I’m stunned — Singer must be onto something to get nods from the astonishing diversity of political opinion represented by the commenters above. And for the second time in a week I’m in substantial agreement with Pony-Tailed Writer Dave the Raging Bee. Scary stuff.Gary: From what I’ve read from reliable sources about Ms. Heinz-Kerry, she sounds pretty good. But the NY Post is NOT a reliable source — it’s owned by wingnut Rupert Murdoch and is operated as a ‘vanity paper’ — a mix of his right-wing slander, People magazine-style gossip, lurid pictures and News of the World type sensationalist drivel, sold for a deep discount 25 cents a copy (the only way it could generate any circulation) — the alleged ‘newspaper’ loses $25 million per year just to give Murdoch a voice for his tripe in the Big Apple. It fits in the same category of ‘journalism’ as the Washington Times (which is owned by the Moonies).

  8. Sherri says:

    I thought Singer’s steps were 1. easier to read, 2. more likely to cause change (I wonder if Raging Bee’s warning might be added to #5 LOL).

  9. Raging Bee says:

    I wouldn’t advise it – if appropriate warnings were added to all ten steps, they wouldn’t be “easier to read.”Dave P.: I didn’t know you cared. When was the first time you agreed with me? :-)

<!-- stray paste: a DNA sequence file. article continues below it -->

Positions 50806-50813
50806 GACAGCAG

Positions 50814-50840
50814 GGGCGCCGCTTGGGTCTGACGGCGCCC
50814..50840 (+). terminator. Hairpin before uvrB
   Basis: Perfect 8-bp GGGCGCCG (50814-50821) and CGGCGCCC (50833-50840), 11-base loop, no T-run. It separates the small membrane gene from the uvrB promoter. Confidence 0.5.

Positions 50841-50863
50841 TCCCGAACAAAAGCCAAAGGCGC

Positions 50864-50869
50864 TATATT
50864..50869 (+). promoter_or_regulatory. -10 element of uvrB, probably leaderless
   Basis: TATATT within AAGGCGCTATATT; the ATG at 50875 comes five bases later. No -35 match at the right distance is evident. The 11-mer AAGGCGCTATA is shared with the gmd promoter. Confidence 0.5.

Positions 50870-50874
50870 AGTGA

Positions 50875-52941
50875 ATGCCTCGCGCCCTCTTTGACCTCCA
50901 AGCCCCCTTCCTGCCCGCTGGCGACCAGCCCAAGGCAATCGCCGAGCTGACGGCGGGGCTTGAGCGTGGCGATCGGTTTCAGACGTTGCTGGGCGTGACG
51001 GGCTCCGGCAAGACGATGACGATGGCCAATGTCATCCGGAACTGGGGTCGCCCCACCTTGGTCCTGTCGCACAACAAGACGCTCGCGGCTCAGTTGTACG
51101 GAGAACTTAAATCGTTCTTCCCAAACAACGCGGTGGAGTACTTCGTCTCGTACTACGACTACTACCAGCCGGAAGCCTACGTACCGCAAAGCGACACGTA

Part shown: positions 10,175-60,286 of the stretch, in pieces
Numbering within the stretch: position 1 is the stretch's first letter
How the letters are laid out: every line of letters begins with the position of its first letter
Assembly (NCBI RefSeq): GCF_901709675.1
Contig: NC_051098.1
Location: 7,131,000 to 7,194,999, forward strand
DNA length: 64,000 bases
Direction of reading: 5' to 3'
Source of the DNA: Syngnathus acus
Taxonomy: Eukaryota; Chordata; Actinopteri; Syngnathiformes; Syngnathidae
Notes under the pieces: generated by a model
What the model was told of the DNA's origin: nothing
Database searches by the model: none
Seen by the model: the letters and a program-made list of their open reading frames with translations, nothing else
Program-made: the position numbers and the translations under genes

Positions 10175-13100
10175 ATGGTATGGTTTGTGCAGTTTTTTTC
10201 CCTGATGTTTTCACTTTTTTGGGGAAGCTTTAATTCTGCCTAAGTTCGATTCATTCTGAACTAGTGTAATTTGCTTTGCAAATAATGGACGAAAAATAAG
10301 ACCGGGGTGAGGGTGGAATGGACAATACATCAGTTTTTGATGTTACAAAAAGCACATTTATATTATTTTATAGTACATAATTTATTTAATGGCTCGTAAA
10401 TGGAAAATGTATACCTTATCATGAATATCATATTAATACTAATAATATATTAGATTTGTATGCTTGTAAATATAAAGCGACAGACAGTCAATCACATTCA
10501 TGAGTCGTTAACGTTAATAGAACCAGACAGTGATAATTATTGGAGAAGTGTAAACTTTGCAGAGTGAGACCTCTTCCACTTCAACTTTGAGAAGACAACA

10. Mark Gehrke says:

    Dave,Thanks for pulling Singer’s steps apart. The only difference in his steps and other is our own internal perspectives. Singer’s ideas are reasonably good but will only go so far. There is absolutely no reason to use adversarial or defensive mindsets to create action. The current “opposition” is evolving beyond these action points as you have commented. Building WE is about enlightening all of us to the power and influence of the human capacity and that we don’t and can not exist as the independant I’s. There are no sides in this, it is an impossibility that we need to realize.

  11. Raging Bee says:

    If I had to add anything to these steps, it would be:11) Focus on what can or should be done in the present and future, not on what shouldn’t have been done in the past.12) Always maintain a positive vision, objectives, and set of priorities. An ever-growing laundry-list of gripes is no sbustitute, especially when the gripes contradict each other (thus giving the appearance of mindless, reflexive, dishonest fault-finding), or become too nitpicky (thus showing that you will never be satisfied, and causing others to give up).